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A couple thugs accosted a family in Phoenix, Arizona, last month. They waved their penis substitutes and shouted obscenities and threats at Dravon Ames, his pregnant fiancee Iesha Harper, and their two young daughters. What's especially scary but not that surprising is the thugs had badges.


It's not just that the family was black. We're living in a post-racial utopia, after all. No, the officers were investigating reports that the family's four-year-old daughter had taken a doll from a local Family Dollar Store without paying for it. This wasn't even one of those American Girl dolls that's roughly the cost of a month's rent. It was some piddly-ass $5 doll. It goes without saying that a four-year-old girl doesn't comprehend she's committing a crime that might result in the summary execution of her family. That's because alleged shoplifting never justifies gangster-style retaliation. Mall cops on a Segway usually handle this level of larceny.

According to police, a store manager reported the BET Oceans 4 remake. However, the family's lawyer, Thomas C. Horne, claims it was an "anonymous alleged witness" who tipped off the cops. The officers followed the family to their babysitter's apartment complex. Bystander cell phone videos show the officers threatening to "put a cap" in Ames's head. They pointed a gun at the car as the four-year-old girl got out of it. They ordered Harper, who was carrying her one-year-old daughter, to put the child down on the ground like a sack of groceries.

Ames and Harper were rightly confused and terrified but still attempted to comply with the officers, who kept shouting at them and repeatedly saying they were "about to get fucking shot." One officer asked if they were "fucking deaf," which is offensive because people with actual hearing impairments do exist in the world and not just to inconvenience law enforcement. There's no evidence that the cops were prepared to deal with this family as if they were human beings.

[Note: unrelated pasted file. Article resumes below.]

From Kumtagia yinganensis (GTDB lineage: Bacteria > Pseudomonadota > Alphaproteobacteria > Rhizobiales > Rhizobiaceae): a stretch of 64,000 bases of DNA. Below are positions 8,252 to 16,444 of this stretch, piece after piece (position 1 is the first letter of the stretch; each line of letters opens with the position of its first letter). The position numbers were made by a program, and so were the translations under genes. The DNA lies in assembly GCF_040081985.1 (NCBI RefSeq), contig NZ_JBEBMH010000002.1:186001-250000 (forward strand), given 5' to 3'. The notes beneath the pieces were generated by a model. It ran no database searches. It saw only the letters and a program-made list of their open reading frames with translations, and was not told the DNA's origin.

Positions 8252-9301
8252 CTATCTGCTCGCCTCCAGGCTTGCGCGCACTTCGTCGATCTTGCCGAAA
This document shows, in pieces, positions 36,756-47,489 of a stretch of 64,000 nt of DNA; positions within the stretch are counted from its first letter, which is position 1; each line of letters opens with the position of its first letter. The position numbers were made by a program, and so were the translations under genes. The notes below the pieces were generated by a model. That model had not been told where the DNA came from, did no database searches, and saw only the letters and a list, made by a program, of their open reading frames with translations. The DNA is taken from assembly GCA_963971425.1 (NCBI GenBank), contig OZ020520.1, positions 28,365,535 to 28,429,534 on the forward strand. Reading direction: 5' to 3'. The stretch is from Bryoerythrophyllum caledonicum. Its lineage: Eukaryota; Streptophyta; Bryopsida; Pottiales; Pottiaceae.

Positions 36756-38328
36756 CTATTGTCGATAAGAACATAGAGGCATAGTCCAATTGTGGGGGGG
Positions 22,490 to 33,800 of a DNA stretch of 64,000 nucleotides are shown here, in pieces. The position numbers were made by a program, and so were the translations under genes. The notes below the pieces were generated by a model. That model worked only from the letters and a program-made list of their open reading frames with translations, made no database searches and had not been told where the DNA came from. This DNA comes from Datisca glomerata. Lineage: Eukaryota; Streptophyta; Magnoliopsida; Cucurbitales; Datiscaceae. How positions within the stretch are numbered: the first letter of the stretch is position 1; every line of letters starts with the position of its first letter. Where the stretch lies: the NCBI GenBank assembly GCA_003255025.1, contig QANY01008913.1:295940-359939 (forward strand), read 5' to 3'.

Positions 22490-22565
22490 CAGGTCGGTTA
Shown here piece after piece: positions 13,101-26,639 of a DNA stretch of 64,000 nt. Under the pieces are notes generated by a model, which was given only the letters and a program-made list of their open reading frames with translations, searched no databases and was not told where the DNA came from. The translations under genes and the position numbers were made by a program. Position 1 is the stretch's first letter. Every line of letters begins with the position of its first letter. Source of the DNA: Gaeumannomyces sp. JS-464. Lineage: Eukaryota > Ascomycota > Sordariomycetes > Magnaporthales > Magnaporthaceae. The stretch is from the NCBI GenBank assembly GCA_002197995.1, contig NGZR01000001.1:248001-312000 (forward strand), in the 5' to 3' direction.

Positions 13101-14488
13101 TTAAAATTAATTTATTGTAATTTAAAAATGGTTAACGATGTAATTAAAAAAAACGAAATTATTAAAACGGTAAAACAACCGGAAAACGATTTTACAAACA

The police report of the incident contained as much truth as a Sarah Huckabee Sanders press conference. It claimed Harper was "verbally abusive," and the officers feared she was "hiding something" or reaching for a gun. She was pregnant and was holding an infant. The report refers to Harper by her first name like they're BFFs. The report also states that Ames admitted to shoplifting underwear and throwing it from the car before they were stopped. Horne disputes this. The police did charge Ames with driving on a suspended license and impounded his car.

The family has filed a $10 million civil rights claim against the police and the city. The damages are significant: The officers reportedly dragged Harper from the car by the neck. The couple's one-year-old daughter was injured when the cops pulled on her arm because Harper wouldn't immediately hand her child over to the screaming gentlemen threatening to shoot them. Ames was thrown against a car and kicked so hard he collapsed. Horne says Ames still has a limp. Their four-year-old daughter was so traumatized she has nightmares and wets the bed.

Phoenix Police Chief Jeri Williams said in a video post on Facebook that she was "disturbed by the language and the actions" of the officers, which she claims is "not representative" of the majority of Phoenix police. If their behavior was so out of step with the norm, then Williams should just fire their asses instead of putting them on desk duty. The Phoenix Law Enforcement Association, the union that represents the police, has not issued a statement but we imagine it'll be incredible.

California Senator Kamala Harris condemned the incident and proposed solutions, but Arizona Senator Krysten Sinema, who works in Phoenix, has not yet commented. Gallego said that in response to this mess, the city will accelerate the implementation of body cameras that the police will wear while terrorizing black citizens. It'll be higher quality than the Blair Witch-style amateur recordings we have to rely on now. Gallego and Williams, to their credit, have scheduled public meetings for the community to discuss the "troubling footage."

We appreciate the sentiment, but we think the best way to challenge this behavior is to admit that this is "who we are." Police aren't trained in a vacuum and they don't just go rogue because of alleged doll abductions. This is an institutional problem.

[NYT / NPR]

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Stephen Robinson

Stephen Robinson is a writer and social kibbitzer based in Portland, Oregon. He recently fled Seattle, where he did theatre work for Book-It Rep and Cafe Nordo.

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